MorningHasBroken Tue 20-Aug-13 09:39:12

PIL stayed at ours for one night to look after the kids for us (we were away for a wedding). At some point before we got home they went and got 3 keys cut from ours, kept one and happily distributed the others to dh's sisters. We only found out when one of them came to stay and mentioned it in passing!

MIL reckons she thought it would be useful to us if they had spares, but as they all live over an hour away we couldn't really work out how! Our NDN has a spare, as does my sister (lives 2 streets away and not a snooper), so in an emergency we have people already that would drop in for us! Made us so angry that she thought she had the right to do this.

Think we've managed to get them all back now but who knows how many extras she made up that we dont know about?!

bootsycollins Tue 20-Aug-13 09:55:22

You can buy wall mountable, digit coded metal box key stores, genius. My friends holiday home has one and I've seen one by a front door in the UK.

FamilarSting Tue 20-Aug-13 11:53:39

cleopatrasasp No, I wouldn't say she does generally overstep other boundaries, in fact she's probably the opposite, to my face at least, she can be quite sneaky, obviously.

Nanny0gg Tue 20-Aug-13 12:23:09

Um, changing the locks isn't that simple if your house is rented.

I think she needs to know you know. Because if you catch her snooping, how will you confront that?

FamilarSting Tue 20-Aug-13 12:38:06

Oh and with regards to changing the locks, OH did it not too long ago, and the letting agents didn't mind so long as we gave them a copy. That's interesting about telling my mum that no one can have an unauthorized copy, but knowing my mother she'd say "they don't know so it doesn't matter".

I still haven't brought it up with her, and the longer I wait the harder it will get.
She's supposed to be watching the children next week, how do I talk to her about this, get my point across that it is not ok, without there being a horrible atmosphere?

Loa Tue 20-Aug-13 12:58:02

It is not normal for family to have set of keys when you rent - I rented for over ten years with various landlords and there is usually a clause in the contract about not having the keys copied.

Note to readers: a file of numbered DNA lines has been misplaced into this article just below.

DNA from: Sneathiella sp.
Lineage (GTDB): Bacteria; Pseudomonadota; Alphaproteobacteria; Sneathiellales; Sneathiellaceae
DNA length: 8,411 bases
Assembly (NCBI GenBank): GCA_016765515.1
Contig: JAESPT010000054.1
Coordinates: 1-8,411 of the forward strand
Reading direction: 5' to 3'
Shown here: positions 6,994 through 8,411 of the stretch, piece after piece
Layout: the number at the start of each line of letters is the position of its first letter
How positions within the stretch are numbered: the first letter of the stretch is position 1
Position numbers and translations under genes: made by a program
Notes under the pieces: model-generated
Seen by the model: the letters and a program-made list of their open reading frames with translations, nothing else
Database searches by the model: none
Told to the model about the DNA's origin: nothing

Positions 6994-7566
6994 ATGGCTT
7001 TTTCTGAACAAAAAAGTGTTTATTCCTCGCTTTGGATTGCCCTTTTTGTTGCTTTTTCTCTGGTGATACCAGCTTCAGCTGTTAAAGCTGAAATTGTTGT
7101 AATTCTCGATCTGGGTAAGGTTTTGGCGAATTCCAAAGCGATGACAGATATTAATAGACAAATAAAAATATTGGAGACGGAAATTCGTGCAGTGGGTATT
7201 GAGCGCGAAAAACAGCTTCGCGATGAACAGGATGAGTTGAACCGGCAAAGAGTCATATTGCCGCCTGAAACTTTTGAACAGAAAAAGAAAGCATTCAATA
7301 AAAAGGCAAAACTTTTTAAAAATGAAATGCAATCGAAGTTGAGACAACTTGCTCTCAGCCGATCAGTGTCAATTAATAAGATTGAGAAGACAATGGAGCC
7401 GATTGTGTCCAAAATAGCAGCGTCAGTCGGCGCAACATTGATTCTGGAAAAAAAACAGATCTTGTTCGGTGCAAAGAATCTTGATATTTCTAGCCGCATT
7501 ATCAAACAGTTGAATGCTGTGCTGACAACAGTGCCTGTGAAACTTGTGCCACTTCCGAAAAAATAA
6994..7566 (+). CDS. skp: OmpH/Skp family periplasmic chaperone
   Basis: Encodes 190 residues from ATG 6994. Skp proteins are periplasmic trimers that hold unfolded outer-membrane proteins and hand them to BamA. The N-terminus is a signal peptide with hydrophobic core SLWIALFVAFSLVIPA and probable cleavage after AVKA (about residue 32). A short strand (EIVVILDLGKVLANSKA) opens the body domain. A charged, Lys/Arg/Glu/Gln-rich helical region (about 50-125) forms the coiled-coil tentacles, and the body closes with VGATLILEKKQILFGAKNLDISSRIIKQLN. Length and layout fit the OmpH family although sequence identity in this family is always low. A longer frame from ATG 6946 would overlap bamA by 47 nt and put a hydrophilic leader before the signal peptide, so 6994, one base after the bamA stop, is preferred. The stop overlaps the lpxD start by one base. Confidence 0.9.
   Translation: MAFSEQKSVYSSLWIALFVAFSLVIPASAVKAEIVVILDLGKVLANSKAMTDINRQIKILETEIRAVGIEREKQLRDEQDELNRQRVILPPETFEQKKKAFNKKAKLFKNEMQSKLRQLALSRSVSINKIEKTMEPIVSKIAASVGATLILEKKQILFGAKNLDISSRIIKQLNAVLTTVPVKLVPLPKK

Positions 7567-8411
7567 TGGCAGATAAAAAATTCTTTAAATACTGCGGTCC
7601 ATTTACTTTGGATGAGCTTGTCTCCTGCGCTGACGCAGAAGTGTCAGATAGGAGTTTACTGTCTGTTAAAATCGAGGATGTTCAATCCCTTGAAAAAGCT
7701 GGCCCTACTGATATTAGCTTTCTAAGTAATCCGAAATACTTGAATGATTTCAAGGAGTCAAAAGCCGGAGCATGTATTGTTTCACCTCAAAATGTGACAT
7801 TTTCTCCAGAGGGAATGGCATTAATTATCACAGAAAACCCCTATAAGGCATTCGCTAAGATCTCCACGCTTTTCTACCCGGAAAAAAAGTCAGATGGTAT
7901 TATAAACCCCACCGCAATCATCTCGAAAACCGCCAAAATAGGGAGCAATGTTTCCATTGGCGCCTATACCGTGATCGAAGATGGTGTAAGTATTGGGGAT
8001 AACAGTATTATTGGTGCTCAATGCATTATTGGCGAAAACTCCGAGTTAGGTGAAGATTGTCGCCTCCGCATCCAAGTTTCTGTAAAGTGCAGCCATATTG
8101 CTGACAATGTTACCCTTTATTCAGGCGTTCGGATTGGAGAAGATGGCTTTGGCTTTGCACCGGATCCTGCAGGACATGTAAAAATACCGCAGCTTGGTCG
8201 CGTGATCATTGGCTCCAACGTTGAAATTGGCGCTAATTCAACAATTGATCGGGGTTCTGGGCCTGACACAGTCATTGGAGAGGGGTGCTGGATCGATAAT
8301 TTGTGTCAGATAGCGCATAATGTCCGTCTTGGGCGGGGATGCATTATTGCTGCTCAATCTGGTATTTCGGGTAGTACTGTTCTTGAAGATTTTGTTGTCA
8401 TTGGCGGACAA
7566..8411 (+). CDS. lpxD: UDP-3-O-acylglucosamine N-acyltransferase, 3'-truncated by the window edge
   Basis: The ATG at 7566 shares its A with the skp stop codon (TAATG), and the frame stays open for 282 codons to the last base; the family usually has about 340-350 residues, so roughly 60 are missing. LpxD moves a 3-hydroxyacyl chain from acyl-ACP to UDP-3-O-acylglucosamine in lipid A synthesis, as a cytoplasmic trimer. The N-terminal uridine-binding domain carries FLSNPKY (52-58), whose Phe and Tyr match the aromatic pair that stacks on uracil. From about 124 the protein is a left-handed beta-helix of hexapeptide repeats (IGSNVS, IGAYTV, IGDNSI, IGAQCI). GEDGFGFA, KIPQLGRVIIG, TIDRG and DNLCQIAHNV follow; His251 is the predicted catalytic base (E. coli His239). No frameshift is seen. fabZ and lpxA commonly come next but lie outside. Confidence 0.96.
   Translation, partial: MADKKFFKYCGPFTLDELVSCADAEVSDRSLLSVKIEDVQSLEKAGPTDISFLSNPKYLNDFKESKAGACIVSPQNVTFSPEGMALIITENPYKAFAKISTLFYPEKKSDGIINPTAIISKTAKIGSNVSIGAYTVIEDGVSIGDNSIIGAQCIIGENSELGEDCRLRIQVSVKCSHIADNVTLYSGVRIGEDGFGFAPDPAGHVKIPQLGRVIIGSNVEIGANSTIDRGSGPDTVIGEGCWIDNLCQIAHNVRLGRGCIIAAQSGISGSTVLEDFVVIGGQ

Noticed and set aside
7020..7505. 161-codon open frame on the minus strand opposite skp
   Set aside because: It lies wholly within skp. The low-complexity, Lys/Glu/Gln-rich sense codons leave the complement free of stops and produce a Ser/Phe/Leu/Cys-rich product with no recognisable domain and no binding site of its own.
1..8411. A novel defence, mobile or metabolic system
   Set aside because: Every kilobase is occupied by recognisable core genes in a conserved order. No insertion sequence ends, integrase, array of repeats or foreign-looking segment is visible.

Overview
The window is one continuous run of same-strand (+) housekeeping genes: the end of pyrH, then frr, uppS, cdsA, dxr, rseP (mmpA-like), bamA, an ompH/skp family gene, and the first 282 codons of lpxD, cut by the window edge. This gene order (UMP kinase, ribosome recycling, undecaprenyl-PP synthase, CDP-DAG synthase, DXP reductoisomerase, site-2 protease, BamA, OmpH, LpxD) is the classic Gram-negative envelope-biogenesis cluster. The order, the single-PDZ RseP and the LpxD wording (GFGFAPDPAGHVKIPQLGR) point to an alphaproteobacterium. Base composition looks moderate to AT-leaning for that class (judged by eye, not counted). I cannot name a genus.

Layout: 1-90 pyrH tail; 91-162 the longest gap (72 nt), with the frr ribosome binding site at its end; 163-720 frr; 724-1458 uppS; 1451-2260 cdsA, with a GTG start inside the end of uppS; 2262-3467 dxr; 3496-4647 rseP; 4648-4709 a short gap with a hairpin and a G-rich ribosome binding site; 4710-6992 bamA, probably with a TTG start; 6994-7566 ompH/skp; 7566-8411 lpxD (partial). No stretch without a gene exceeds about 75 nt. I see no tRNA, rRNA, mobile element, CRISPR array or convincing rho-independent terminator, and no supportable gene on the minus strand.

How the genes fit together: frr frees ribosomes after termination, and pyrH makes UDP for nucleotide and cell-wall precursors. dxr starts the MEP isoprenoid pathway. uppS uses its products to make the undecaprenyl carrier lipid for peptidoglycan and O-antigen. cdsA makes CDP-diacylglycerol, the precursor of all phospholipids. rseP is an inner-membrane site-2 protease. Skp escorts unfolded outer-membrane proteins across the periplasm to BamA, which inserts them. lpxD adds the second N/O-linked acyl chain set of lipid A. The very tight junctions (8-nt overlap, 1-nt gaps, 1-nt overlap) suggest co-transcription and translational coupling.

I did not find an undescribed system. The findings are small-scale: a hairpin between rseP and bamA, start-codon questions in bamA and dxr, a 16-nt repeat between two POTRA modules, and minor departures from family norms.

If you do change the locks - with landlords permission - will she just do it again at a later date when she realises?

I would have though setting the alarm would be a deterrent to snooping - have a written list by door you leave house - key, alarms then do a check every time you leave the house.

Otherwise have lots of lockable storage to put everything you don't want her to see in and use them.

fieldfare Tue 20-Aug-13 13:19:24

Just say so - "mum, dd said that you had another key cut the other week when you had them, please give it to me".

Can't you be straight with her and tell her that it's upset you and the snooping must stop?

2rebecca Tue 20-Aug-13 13:31:55

Agree with fieldfare. Getting a key to someone else's house cut without their position is rude and controlling. Being family is irrelevent. The reason so many families fall out is because people don't respect family members' needs for privacy.
I'd ask for it back and tell her that if you want her to have a key you'll give her one. I'd also tell her you're setting the alarm.
My mum is dead but she would never have cut a key without asking or come into my house uninvited. I miss her because she wasn't a nosy prying mum but a thoughtful one.

DuchessFanny Tue 20-Aug-13 13:43:50

You're not happy with it, so you need to say something to her. The fact you've left it a while might go in your favour, kind of a "oh, while i'm here Mum, DC mentioned you'd got a key copied ? is that right ? " then stay silent and see what she says.

PigeonPie Tue 20-Aug-13 13:46:41

I think I'd say 'Mum, DD mentioned that you'd had a key cut when you went to the hardware shop the other day - was it for our house? Unfortunately I've found out that the agent specifies that no keys should be duplicated, so if it was for here, please could I have it back? By the way, it's also been recommended that we should use the alarm, so it'll be set regularly now.'

Will that help?

prettybird Tue 20-Aug-13 15:14:32

May I gently suggest that you need to address the fact that you are scared to raise it with her because by getting your point across there might be a "horrible atmospehre" hmm

You are I presume wink a grown woman. Your mother needs to start to respect your boundaries - and unless you tell her this, she never will. Otherwise you will be forever tiptoing around her worrying what she is going to do next sad

There might an initial sulk (on her part) - but in the long term you will have a healthier relationship.

FamilarSting Tue 20-Aug-13 18:56:50

Yeah, you're right, prettybird. blush

Thanks, everyone.

Beamur Tue 20-Aug-13 21:16:56

Prettybird makes a brilliant point - the top and bottom of the problem is a lack of communication and more importantly - why that is so hard for you.

cleopatrasasp Tue 20-Aug-13 21:38:14

Thanks for answering FamiliarSting. If she's generally ok then it maybe isn't quite as big a deal but I do agree with prettybird that you should be able to raise it with her without dreading the outcome. Good luck whatever you decide to do.